Are you allowing yourself to feel joy?
Joy is juicy, sparkly, and exuberant. When we let it course through us, we dance and giggle. We focus on the present moment; worries dissipate, and fears subside.
Why wouldn’t we allow ourselves to feel joy?
Joy is open, unguarded, and expansive, which feels risky to some members of your internal family. They worry you’ll be blindsided and hurt if joy distracts you. If you aren’t aware of threats, you aren’t in control.
Protective members of your internal family want to maintain control.
They don’t realize control is an illusion. Their strategies—like perfectionism, criticism, and hypervigilance—are efforts to avoid pain. They are willing to stifle joy and playfulness to prevent being startled by distress.
Sometimes, allowing space for joy feels like dishonoring grief.
You catch yourself laughing and stop, suddenly aware that sadness ebbed for a time. It’s confusing to feel unexpected delight in a season of grief. But it doesn’t mean you’ve forgotten your loss. It’s a reminder that you have space for more than sadness.
Are the demands of family and work squelching joy?
Joy isn’t “productive” by societal standards. It distracts you from tasks and shouts, “Pay attention! Isn’t this incredible? Put down the load you’re carrying and allow joy to wash over you.”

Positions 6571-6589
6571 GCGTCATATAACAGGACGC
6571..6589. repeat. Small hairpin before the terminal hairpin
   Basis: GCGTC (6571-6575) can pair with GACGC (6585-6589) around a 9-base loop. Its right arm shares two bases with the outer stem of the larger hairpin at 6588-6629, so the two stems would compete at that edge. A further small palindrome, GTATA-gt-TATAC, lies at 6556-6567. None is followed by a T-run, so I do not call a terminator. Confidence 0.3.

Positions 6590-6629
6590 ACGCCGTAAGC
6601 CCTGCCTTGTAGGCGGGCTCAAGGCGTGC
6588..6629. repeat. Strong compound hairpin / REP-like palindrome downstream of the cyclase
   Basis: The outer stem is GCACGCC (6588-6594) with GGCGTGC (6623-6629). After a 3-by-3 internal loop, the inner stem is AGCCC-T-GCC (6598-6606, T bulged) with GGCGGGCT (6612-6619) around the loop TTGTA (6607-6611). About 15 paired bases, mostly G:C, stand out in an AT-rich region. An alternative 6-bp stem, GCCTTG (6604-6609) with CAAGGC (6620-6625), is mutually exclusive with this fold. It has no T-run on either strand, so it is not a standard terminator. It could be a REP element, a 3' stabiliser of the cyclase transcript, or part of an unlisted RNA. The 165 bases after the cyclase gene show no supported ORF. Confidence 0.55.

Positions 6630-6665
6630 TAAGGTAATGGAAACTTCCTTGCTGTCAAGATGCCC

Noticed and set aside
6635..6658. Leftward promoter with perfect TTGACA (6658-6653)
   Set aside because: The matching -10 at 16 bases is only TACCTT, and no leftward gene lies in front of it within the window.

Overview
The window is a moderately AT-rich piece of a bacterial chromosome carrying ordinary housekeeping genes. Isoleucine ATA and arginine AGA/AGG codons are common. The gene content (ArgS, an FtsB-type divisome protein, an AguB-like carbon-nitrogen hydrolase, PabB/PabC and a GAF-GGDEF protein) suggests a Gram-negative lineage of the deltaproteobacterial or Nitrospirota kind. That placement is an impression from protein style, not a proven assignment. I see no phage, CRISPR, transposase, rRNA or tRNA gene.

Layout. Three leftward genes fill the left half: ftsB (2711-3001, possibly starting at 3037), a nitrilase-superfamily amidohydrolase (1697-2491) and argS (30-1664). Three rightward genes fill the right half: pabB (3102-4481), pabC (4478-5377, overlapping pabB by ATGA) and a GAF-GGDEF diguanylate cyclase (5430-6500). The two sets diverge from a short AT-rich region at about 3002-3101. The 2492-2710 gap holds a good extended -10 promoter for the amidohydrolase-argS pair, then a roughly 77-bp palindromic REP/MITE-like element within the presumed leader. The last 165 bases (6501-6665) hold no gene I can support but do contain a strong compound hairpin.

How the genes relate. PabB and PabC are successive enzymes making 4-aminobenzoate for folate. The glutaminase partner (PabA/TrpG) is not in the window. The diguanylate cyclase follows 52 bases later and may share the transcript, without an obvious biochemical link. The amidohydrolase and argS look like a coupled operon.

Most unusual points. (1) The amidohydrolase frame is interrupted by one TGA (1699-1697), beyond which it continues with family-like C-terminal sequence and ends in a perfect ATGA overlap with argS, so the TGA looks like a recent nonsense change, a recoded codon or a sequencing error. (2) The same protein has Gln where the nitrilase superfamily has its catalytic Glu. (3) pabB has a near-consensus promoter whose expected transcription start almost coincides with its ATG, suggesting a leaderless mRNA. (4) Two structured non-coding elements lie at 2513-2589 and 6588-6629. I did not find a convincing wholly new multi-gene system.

Part of you might say, “You don’t have time. You can’t drop the ball because no one else will pick it up.” But the ball will be there, and if you allow yourself to feel joy, you will have more energy to carry it.
What if you took the risk of cultivating joy—of being fully present in moments of awe and wonder?
You don’t want to miss the lessons spring teaches. Wherever you look, vibrant green and dazzling flowers tell the story of hope. Joy bubbles up when you immerse yourself in the beauty of creation. My two-month-old grandson’s smile, the blooms on my rhododendrons, and kind words from the friend who is reading the manuscript of my next book—these moments spark joy.
I don’t want to miss the gift of joy, and I don’t want you to miss it, either.
Link arms with the parts of you who block joy. Invite them to share it with you. Let them know you appreciate how they’re trying to help you. You aren’t going to take their job away; you just want them to take a break.
Ponder these words from the poet Rumi:
When you do things
from your soul,
you feel a river
moving in you,
Leading your inner family with God-given resources such as creativity, spontaneity, and wonder unleashes the river of joy and allows all parts of you to enjoy the ride.